Does Homeschooling Really Protect Your Child from Bullying and Bad Influences?

Karen Sawi

When you put 30-40 kids of the same age in one room, there are things that are bound to happen. There will be people who will find good and lasting friendships while others compete, irritate, and upset one another. These are all part of growing and being together in a confined space of a typical classroom, five times a week. Each student carries with them unique gifts and talents and with it comes their own insecurities, issues, and problems. On top of these, each student comes from families with different backgrounds, diverse values, beliefs, and culture. They are forced to live together from 7:00AM to 3:00PM, do activities, eat, and play in the same school environment for years.

These students are under the supervision of only one teacher per subject, a teacher who is often overwhelmed with lessons that has to be covered for the day, papers to check, class records to update, on top of managing the behavior of students in an overpopulated classroom. In an age when children are always online, learning foul language that they never heard from home; and students learn to play violent games and capture a lot of angst and anger online, there is a higher risk that bullying and discrimination will take place in classrooms.

Can you imagine a classroom of highly energetic Grade 1 students running around and can barely contain sitting in one spot for three minutes, let alone five? The temperament, attitude, and unruly behavior that come with a certain age group? They can’t wait for their turn to speak so they end up talking all at the same time while their teacher tries to attend to all of them. Some students may come from a family who values discipline and have trained their kids to know their place and quietly sit, waiting for instruction. Many of them, however, will push to have their own way, and if another student will get in the way, bullying as we know it, happens even at a young age.

The more aggressive ones will push and bend whoever they can to get what they want. Over the years, these students will find themselves with a group of like-minded people, with the same temperament, attitude, and interests. In a typical school, there will be the group of strong-minded students who dominate the class for the good or bad, those that are steady and go with the flow.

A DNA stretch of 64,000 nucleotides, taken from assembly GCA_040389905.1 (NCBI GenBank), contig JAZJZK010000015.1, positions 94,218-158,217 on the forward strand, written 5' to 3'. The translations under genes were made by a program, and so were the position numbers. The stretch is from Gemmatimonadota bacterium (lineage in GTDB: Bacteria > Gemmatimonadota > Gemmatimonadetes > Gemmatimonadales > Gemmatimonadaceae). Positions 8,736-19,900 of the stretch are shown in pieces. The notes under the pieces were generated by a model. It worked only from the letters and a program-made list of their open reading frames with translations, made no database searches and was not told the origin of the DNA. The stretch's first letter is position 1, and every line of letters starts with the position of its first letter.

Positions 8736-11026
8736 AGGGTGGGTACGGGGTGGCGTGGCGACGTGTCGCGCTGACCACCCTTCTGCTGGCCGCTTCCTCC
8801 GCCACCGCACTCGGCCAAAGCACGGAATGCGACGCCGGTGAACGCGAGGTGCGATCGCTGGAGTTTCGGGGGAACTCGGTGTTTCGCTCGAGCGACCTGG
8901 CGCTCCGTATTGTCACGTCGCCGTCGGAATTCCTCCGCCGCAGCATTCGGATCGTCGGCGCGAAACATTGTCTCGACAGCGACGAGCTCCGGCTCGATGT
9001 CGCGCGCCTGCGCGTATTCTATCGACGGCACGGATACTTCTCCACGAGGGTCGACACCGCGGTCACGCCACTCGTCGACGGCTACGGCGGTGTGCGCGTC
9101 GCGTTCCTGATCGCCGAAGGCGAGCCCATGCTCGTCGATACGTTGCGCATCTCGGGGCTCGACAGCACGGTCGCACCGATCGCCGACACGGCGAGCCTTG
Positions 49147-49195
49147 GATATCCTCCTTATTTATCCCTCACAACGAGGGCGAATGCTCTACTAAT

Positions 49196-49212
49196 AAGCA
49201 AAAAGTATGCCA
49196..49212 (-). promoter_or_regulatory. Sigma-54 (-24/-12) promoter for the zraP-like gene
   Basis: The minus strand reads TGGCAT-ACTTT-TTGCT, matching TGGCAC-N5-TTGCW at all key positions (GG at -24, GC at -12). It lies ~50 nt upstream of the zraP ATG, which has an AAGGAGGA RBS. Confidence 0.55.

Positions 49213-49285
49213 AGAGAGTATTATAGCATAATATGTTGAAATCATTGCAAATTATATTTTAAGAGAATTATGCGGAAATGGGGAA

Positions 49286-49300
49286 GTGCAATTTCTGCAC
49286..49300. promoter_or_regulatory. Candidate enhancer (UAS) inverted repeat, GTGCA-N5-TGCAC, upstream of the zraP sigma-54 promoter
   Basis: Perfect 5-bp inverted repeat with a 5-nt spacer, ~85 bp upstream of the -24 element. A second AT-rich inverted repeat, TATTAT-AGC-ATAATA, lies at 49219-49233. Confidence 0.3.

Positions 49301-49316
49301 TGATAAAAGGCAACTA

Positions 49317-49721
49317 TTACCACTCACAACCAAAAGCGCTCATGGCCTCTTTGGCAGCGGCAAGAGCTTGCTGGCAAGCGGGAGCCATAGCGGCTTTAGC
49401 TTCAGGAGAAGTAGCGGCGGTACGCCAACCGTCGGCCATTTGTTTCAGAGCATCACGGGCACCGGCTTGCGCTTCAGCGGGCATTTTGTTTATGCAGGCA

There are also those like me, who belonged to the ‘target’ group, the ones picked and bullied whenever bigger kids get bored with their teachers and want to have some form of entertainment. In this chaotic world we call classroom, there will be those who are blessed with genuine friendships. However, we will also find among them students who are emotionally and mentally broken because of negative experiences brought about by rejection, bullying, and discrimination.

Homeschool setting changes the game plan for learning. Students are not forced to stay six to eight hours a day in a typical classroom with 30 to 40 other students, with only one teacher trying to teach and manage the classroom. Now, imagine a home where there are only one to four students, depending on the family size. Their parents, who also serve as teachers know their kids, their temperaments and attitude, well like the back of their hands. Groups of families can choose to homeschool together, allowing children to interact with the same age group. Their group size can also get as high as that of a regular classroom school setting. 

The parents, being the primary teachers and authority when it comes to learning, can choose what kind of influence they will let their children have. Unlike in conventional school where bullies would only be forced to after several investigated violations of their student handbooks, and transfer to another institution, homeschooling parents can choose not to let children with unruly behavior come into their homes and learn together with their kids. They have the authority to filter the influence and the environment where their children will learn.

While we cannot control everything and there will be instances when homeschooling children still experience unpleasant things as they interact with different people, homeschooling gives parents the opportunity to filter and choose what happens in their homes, the kind of learning environment and the exposure students will have both online and their actual interaction with friends and peers. Homeschooling will demand careful planning and hard work from parents. It takes a lot of preparation, hard work, and strength to actually enforce every good plan to ensure that quality learning takes place, but will surely be well worth it.

“Train up a child in the way he should go; even when he is old he will not depart from it (Proverbs 22: 6).” The hardship, commitment and dedication that homeschooling requires from parents to train their children in the way they should go is a small price to pay compared to the benefits of providing a safe, healthy, and conducive learning environment for your children. 


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